Despite an historic run for the White House by a major party candidate this election, little has changed for women in politics.

Debbie Walsh of the Rutgers Center for American Women and Politics says "there is still much work that needs to be done when it comes to electing women."

Here in New Jersey, U.S. Rep. Bonnie Watson Coleman is the only female member of the state's congressional delegation of two U.S. senators and 12 congressmen.

The Central Jersey congresswoman was elected in 2014, the first woman member to go to Washington to represent New Jersey since Marge Roukema retired more than 10 years earlier in the 5th Congressional District in North Jersey.

"We have one woman in our congressional delegation and it is likely that after this election we will still have one woman in our congressional delegation."

Hillary Clinton is the first woman to lead a major party's presidential ticket, but "when we look a little further down-ballot at congressional races, we are barely seeing a breaking of the previous record of women running nationally," she said.

There are 167 women across the country whose names will be on the ballot. That is up from 166, an increase of one on the U.S. House side. In the U.S Senate, we have 16 women who are running for the Senate, down from a previous high of 18 women.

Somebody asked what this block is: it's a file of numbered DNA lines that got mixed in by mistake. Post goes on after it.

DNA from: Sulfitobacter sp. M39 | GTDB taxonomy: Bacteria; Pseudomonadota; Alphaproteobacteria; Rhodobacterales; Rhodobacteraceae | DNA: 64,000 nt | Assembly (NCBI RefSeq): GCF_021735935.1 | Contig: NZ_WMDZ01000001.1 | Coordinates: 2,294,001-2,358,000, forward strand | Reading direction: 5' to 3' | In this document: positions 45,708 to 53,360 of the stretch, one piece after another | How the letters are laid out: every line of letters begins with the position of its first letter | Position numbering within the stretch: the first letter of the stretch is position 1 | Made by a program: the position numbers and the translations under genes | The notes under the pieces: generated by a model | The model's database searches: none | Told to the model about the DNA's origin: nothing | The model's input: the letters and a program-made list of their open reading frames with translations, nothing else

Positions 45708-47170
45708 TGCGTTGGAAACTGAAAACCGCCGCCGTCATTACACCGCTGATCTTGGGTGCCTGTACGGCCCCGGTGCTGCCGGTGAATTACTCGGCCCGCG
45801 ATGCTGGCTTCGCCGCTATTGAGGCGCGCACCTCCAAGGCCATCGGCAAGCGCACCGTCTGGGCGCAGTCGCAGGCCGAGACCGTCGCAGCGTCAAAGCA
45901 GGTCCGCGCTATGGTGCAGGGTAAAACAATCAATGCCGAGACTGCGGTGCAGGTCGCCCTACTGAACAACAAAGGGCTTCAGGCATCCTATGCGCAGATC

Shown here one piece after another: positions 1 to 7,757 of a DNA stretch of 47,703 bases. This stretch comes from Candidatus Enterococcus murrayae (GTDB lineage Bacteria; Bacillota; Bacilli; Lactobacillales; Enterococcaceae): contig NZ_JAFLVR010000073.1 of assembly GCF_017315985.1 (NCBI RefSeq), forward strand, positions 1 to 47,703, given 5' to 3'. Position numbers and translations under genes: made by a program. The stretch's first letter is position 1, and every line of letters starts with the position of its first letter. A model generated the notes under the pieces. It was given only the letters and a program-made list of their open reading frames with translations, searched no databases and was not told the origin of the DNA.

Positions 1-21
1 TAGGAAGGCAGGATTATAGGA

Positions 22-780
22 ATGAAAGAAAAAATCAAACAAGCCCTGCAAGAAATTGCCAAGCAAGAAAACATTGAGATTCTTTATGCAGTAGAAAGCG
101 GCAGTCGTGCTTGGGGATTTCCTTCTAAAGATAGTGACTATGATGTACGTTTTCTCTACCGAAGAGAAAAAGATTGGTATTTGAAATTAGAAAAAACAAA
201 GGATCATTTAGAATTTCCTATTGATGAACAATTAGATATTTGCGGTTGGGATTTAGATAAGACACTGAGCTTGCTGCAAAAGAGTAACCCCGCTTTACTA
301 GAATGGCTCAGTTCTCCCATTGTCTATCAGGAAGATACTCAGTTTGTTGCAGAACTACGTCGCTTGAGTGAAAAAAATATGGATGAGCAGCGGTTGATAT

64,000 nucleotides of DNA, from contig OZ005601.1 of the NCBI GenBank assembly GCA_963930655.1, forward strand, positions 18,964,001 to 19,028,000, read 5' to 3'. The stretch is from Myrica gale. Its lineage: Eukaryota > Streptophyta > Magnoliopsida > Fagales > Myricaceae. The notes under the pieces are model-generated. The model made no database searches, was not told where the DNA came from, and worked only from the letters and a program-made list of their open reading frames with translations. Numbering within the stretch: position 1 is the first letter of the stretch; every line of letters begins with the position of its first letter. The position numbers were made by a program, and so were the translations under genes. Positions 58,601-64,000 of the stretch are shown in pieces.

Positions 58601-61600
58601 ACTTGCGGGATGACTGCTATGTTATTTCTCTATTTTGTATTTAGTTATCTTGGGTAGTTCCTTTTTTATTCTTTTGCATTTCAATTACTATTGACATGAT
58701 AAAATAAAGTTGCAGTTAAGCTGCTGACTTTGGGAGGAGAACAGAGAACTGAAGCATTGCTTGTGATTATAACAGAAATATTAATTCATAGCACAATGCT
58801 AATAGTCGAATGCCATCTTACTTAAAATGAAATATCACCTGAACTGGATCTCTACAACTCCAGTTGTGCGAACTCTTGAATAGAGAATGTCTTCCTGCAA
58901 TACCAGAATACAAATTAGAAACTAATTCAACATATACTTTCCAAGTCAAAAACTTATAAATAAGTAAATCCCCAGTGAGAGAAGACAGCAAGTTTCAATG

Nationally, there are just 84 women in the House and 20 in the Senate.

Walsh says the numbers have been improving in Trenton.

"New Jersey now ranks 11th in the nation, with over 30 percent of our state legislators now women." For many years, New Jersey was in the bottom 10.

But she says a lot of work needs to be done, particularly at the local level.

"We have not been seeing the kind of change that we would like to see. We need more women on councils, women as mayors. And all of that work is just so important to change the landscape in our state to make our state more equitable."

Joe Cutter is the afternoon news anchor at New Jersey 101.5

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